Judging from the second and the third themes, the hospitalization experience may have had a substantial impact on students’ empathy beyond common experiential leaning framework. The reported experiential learning interventions have not been conducted not in real-life settings. Based on the findings of the present study, the hospitalization experience, involving observations of inpatients, and hearing narratives from inpatients, may have simultaneously facilitated a multilayered understanding of patients because the study was conducted in a real-life setting.
The strengths of this study are as follows. First, we demonstrated that medical students understood patients’ perspectives and feelings through the hospitalization experience. Second, variations in the learnings between Japan and US students would occur even with the same teaching strategy of the hospitalization experience. Third, we confirmed that a real-life setting in which a hospitalization experience is provided makes it possible to include the framework of videotaping encounters with patients and patient interview intervention beyond the common experiential learning framework. Further studies are required to explore the effectiveness of hospitalization experiences in a variety of institutions.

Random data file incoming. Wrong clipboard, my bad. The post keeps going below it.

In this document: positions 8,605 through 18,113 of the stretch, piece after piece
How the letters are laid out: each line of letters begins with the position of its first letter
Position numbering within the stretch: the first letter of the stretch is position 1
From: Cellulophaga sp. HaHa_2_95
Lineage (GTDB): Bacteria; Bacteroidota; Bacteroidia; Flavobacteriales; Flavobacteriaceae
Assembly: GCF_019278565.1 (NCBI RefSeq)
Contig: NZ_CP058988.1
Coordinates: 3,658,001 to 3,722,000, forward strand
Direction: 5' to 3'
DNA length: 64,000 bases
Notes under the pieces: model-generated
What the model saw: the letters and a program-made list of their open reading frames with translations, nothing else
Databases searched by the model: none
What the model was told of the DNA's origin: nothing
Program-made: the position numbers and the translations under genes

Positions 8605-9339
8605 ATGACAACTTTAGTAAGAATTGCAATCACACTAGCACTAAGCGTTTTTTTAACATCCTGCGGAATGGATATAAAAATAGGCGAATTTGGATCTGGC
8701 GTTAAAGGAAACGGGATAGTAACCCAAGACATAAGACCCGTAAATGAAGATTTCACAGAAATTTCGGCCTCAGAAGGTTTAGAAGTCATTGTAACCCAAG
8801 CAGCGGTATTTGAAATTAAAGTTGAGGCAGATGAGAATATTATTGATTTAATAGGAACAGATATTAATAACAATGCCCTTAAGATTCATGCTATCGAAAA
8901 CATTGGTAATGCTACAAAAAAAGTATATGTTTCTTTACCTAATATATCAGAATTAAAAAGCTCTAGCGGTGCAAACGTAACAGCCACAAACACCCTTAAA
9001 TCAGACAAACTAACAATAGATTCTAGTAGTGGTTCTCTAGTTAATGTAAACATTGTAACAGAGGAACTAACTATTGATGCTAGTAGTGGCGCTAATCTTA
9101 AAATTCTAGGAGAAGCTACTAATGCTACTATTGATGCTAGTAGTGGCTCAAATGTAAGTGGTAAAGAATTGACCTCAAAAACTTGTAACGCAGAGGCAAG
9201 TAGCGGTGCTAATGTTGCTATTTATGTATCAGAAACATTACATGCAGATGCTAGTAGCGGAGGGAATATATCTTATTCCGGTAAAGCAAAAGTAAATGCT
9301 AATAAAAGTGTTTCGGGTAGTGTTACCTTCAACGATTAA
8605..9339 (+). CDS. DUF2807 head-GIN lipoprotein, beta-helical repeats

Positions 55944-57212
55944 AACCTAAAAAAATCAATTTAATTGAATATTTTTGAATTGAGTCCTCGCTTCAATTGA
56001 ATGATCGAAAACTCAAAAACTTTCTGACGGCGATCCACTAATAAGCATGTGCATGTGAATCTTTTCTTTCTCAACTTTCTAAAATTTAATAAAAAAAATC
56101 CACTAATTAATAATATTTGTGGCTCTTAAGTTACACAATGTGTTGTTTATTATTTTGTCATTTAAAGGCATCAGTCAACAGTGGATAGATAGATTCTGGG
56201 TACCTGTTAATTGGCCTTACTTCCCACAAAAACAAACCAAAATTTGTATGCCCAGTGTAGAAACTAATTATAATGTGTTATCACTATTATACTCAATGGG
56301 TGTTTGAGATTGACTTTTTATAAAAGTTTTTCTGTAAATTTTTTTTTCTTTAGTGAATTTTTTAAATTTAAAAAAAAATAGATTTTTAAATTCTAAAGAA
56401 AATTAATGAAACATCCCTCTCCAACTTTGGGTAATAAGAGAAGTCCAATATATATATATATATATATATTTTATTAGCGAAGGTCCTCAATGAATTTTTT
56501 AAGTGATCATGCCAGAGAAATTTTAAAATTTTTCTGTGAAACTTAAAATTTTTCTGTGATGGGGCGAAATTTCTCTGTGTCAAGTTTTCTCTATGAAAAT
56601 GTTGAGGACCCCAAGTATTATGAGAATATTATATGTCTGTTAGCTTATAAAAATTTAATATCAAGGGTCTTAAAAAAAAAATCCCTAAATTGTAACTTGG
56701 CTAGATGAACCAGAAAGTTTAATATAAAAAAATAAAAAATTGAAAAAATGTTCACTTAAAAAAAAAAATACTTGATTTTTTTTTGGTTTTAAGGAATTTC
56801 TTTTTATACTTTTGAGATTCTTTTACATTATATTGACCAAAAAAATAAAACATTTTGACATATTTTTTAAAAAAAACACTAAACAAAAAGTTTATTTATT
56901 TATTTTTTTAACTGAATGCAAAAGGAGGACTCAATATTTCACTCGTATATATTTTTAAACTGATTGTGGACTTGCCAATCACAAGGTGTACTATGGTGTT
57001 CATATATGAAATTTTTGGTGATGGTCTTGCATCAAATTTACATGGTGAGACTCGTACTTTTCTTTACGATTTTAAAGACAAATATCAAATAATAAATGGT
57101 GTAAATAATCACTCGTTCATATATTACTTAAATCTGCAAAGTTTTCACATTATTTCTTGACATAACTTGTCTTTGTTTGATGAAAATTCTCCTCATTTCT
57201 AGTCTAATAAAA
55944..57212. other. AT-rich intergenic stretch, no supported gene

The current study has several limitations. First, the design was a single-center study; therefore, the generalizability of findings may be limited, and further studies are required to confirm the representativeness of the results. Second, the survey was administered only after course completion, so the study did not precisely capture the change in medical students’ empathy by this course; instead, a pre/post study survey is required to ensure the effectiveness. Third, as this study was conducted using a qualitative method, future studies using quantitative methods are warranted to further validate the data obtained. Although findings suggest that hospitalization experience may provide a useful teaching strategy, further studies of large samples at multiple institutions are needed to evaluate the outcomes in more depth. Such trials should include randomized controlled trials with appropriate control groups.